I HAVE JUST TAKEN MY Webster’s Dictionary off the shelf and looked up thorough. It means, “carried through to completion, careful about detail, complete in all respects.”
Thorough is my kind of word! I learned the importance of being thorough from my parents while growing up in south Texas. Most weren’t so fortunate.
Few people thoroughly finish what they start. I’m not suggesting a neurotic fanaticism of extreme, unpractical, and unbalanced preoccupation with only the details. Not the trees-in-the-forest syndrome. I’m talking about the rare but satisfying experience of carrying out a task to its completion—and doing it with excellence.
My wife and I often quote one of Solomon’s proverbs around our house when we finish a job thoroughly: “Desire accomplished is sweet to the soul” (Proverbs 13:19, KJV).
I find few other things in life more satisfying than completely finishing a task.
Here’s another proverb to consider: “Lazy people want much but get little, but those who work hard will prosper” (Proverbs 13:4).
What are you waiting for?
Does your dining room need painting? Paint it—and do a thorough job! Does your garage need a thorough cleaning? How about your car? Clean it—this weekend! Does your spouse need some time away? Why not make the reservations today? (And pay close attention to the finer details!) Have you followed through on your commitment to spend time in the Word with the Savior? Return immediately. You’ll never regret it.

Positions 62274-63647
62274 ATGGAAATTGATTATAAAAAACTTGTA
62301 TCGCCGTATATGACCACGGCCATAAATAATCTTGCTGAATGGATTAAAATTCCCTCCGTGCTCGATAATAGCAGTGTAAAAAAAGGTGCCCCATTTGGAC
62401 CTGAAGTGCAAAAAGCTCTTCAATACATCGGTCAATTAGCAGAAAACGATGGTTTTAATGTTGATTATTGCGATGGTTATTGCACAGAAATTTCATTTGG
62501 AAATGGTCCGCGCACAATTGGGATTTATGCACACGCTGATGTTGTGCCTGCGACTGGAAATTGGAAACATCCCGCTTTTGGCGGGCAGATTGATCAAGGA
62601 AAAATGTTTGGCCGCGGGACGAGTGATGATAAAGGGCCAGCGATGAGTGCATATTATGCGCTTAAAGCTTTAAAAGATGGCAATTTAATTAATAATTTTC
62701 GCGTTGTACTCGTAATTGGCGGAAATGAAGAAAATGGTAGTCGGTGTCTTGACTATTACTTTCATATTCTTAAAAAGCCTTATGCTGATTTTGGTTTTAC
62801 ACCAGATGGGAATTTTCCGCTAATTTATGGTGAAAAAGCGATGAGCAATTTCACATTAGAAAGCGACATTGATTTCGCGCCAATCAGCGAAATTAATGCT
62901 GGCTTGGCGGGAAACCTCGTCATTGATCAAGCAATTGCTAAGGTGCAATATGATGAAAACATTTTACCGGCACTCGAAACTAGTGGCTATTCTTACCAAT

Ultimately, Jesus is our example. He “offered himself to God as a single sacrifice [that means thorough and complete] for sins, good for all time. Then he sat down in the place of honor at God’s right hand” (Hebrews 10:12). He did what He came to do, then He sat down. Mission accomplished.
Aren’t you glad He thoroughly accomplished everything that was necessary for your salvation? Stop being satisfied with a half-hearted, incomplete approach to things you need to do! Shock those around you by thoroughly accomplishing that project you started.
Devotional content taken from Good Morning, Lord . . . Can We Talk? by Charles R. Swindoll. Copyright © 2018. Used by permission of Tyndale House Publishers, a division of Tyndale House Ministries. All rights reserved. The full devotional can be purchased at tyndale.com.
Used with permission. All rights reserved.